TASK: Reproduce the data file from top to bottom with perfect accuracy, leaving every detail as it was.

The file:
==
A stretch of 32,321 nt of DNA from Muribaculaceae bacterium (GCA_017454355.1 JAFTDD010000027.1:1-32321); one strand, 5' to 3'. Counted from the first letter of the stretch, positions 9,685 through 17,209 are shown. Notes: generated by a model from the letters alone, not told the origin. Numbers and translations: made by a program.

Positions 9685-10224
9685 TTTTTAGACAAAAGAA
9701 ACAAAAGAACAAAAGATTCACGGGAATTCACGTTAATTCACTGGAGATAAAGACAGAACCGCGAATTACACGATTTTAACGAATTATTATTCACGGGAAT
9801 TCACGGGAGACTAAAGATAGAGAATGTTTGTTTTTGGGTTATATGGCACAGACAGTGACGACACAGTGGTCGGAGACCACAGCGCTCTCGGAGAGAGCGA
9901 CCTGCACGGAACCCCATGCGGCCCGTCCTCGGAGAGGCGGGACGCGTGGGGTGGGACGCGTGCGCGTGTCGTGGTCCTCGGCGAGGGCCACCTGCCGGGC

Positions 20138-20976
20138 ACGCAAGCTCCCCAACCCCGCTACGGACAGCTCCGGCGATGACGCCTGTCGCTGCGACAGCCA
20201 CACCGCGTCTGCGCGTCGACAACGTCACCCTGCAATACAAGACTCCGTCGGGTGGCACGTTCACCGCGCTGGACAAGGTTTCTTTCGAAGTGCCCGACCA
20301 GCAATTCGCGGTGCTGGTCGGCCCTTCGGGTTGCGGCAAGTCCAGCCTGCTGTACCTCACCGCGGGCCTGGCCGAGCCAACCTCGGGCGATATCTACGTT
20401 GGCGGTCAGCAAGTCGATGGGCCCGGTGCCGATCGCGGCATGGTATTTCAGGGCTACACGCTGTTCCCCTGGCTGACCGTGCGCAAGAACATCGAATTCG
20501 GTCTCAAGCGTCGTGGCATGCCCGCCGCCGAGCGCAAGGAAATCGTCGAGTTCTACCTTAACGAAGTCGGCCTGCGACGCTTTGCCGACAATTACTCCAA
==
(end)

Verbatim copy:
A stretch of 32,321 nt of DNA from Muribaculaceae bacterium (GCA_017454355.1 JAFTDD010000027.1:1-32321); one strand, 5' to 3'. Counted from the first letter of the stretch, positions 9,685 through 17,209 are shown. Notes: generated by a model from the letters alone, not told the origin. Numbers and translations: made by a program.

Positions 9685-10224
9685 TTTTTAGACAAAAGAA
9701 ACAAAAGAACAAAAGATTCACGGGAATTCACGTTAATTCACTGGAGATAAAGACAGAACCGCGAATTACACGATTTTAACGAATTATTATTCACGGGAAT
9801 TCACGGGAGACTAAAGATAGAGAATGTTTGTTTTTGGGTTATATGGCACAGACAGTGACGACACAGTGGTCGGAGACCACAGCGCTCTCGGAGAGAGCGA
9901 CCTGCACGGAACCCCATGCGGCCCGTCCTCGGAGAGGCGGGACGCGTGGGGTGGGACGCGTGCGCGTGTCGTGGTCCTCGGCGAGGGCCACCTGCCGGGC

Positions 20138-20976
20138 ACGCAAGCTCCCCAACCCCGCTACGGACAGCTCCGGCGATGACGCCTGTCGCTGCGACAGCCA
20201 CACCGCGTCTGCGCGTCGACAACGTCACCCTGCAATACAAGACTCCGTCGGGTGGCACGTTCACCGCGCTGGACAAGGTTTCTTTCGAAGTGCCCGACCA
20301 GCAATTCGCGGTGCTGGTCGGCCCTTCGGGTTGCGGCAAGTCCAGCCTGCTGTACCTCACCGCGGGCCTGGCCGAGCCAACCTCGGGCGATATCTACGTT
20401 GGCGGTCAGCAAGTCGATGGGCCCGGTGCCGATCGCGGCATGGTATTTCAGGGCTACACGCTGTTCCCCTGGCTGACCGTGCGCAAGAACATCGAATTCG
20501 GTCTCAAGCGTCGTGGCATGCCCGCCGCCGAGCGCAAGGAAATCGTCGAGTTCTACCTTAACGAAGTCGGCCTGCGACGCTTTGCCGACAATTACTCCAA